I never slept any place where I could not keep a light close by. If there was no light nearby, my soul would certainly slip out of my body when I dreamed. Many times I had slept without knowing it, but because there was a light on, my soul did not know it had the chance to leave me. This was how I thought about it, but I never risked falling asleep purposefully even with a light on. I would lay with my eyes open and try to employ all the techniques I could in trying to stay awake. I tried never to think about the night in which my soul left me. It came back. But I tried to make sure it never had the chance to leave me again.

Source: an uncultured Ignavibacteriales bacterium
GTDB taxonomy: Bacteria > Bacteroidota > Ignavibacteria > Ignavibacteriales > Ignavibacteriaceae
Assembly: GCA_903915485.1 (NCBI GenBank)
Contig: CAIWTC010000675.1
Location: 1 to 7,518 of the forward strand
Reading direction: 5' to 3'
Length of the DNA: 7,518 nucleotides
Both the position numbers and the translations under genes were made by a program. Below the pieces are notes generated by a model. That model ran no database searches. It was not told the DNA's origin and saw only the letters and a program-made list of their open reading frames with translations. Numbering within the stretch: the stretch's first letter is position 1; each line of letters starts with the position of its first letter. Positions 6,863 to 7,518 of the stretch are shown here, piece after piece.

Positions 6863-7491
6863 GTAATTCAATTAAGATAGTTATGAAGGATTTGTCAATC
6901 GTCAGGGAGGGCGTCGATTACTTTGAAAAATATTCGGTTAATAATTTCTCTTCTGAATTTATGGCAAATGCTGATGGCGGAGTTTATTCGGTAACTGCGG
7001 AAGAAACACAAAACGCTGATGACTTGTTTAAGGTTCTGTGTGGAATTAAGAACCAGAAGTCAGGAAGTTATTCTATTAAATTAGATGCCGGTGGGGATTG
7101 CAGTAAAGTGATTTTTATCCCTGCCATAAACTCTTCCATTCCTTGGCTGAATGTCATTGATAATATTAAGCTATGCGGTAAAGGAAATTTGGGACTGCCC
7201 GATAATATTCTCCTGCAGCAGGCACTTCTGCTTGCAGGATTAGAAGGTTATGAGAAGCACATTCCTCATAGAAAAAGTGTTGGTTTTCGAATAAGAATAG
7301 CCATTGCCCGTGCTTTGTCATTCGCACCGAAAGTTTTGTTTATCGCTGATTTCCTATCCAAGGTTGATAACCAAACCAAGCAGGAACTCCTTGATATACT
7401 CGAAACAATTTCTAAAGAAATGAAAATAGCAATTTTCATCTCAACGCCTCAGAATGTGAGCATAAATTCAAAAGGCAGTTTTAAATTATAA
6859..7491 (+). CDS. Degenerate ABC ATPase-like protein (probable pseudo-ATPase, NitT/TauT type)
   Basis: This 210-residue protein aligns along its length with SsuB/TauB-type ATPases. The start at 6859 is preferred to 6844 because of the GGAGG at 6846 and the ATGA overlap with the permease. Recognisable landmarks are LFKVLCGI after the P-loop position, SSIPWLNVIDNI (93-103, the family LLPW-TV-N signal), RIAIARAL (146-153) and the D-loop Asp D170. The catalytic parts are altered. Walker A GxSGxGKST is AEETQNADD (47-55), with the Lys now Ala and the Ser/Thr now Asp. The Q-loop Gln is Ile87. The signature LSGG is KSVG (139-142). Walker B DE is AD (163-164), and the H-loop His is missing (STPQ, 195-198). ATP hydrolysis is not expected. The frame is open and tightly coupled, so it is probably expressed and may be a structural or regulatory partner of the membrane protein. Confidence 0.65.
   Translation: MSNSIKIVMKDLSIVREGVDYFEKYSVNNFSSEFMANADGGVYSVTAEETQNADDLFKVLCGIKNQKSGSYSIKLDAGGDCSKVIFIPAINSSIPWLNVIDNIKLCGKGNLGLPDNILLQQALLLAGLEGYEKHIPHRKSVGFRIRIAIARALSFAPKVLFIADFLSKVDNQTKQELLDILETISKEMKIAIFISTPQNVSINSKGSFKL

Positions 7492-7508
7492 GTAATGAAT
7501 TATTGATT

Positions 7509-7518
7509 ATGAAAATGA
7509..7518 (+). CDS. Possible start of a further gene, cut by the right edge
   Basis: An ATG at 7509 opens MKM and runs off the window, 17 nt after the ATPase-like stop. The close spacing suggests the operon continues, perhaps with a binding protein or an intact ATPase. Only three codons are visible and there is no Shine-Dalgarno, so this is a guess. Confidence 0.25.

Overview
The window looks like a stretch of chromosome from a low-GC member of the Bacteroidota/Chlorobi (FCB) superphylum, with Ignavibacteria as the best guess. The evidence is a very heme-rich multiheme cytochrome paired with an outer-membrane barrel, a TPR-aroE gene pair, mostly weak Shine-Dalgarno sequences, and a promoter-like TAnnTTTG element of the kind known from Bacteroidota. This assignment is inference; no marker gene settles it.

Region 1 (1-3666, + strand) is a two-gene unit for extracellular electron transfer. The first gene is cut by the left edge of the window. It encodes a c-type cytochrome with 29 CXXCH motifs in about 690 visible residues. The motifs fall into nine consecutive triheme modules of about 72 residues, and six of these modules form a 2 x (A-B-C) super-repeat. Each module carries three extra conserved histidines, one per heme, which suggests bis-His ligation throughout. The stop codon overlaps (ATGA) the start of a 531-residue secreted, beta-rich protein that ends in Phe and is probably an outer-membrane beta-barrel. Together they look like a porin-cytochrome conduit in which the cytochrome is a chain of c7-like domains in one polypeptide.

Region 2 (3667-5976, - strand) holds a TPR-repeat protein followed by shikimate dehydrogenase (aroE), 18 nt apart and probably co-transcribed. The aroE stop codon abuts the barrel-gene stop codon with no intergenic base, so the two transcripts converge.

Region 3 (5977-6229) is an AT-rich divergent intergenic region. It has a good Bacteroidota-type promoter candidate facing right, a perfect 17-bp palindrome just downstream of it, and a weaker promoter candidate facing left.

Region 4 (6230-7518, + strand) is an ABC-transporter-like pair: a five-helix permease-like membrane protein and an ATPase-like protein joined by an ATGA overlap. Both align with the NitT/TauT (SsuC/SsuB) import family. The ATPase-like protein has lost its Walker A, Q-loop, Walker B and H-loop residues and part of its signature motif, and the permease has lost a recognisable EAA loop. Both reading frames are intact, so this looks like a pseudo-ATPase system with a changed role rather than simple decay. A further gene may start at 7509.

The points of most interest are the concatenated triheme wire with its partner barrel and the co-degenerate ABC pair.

I would just lay awake and remember all the experiences of my life and imagine new ones and listen to the various noises of the night because there are always noises in the night. And so, listening to the frogs in conversation in the distance at the faraway lake, I would try to forget about my soul leaving my body. I looked out my window and saw the stars in the sky. In San Francisco, the city I was from, there were very few stars in the sky. I would look for them through my bayview window, and try to spot them, but usually all I could see was a kind of shade of gray. Now I could see the the stars and it seemed that the stars were as plentiful as anything in the universe, twinkling together in a brightened darkness. I looked at the stars, and this was something I never did in keeping awake at night, this was something new. I looked at the stars, and listened to the frogs and a strange kind of comfort fell over me with this new development. It was as if the frogs were singing to the stars and the stars were shining for the frogs.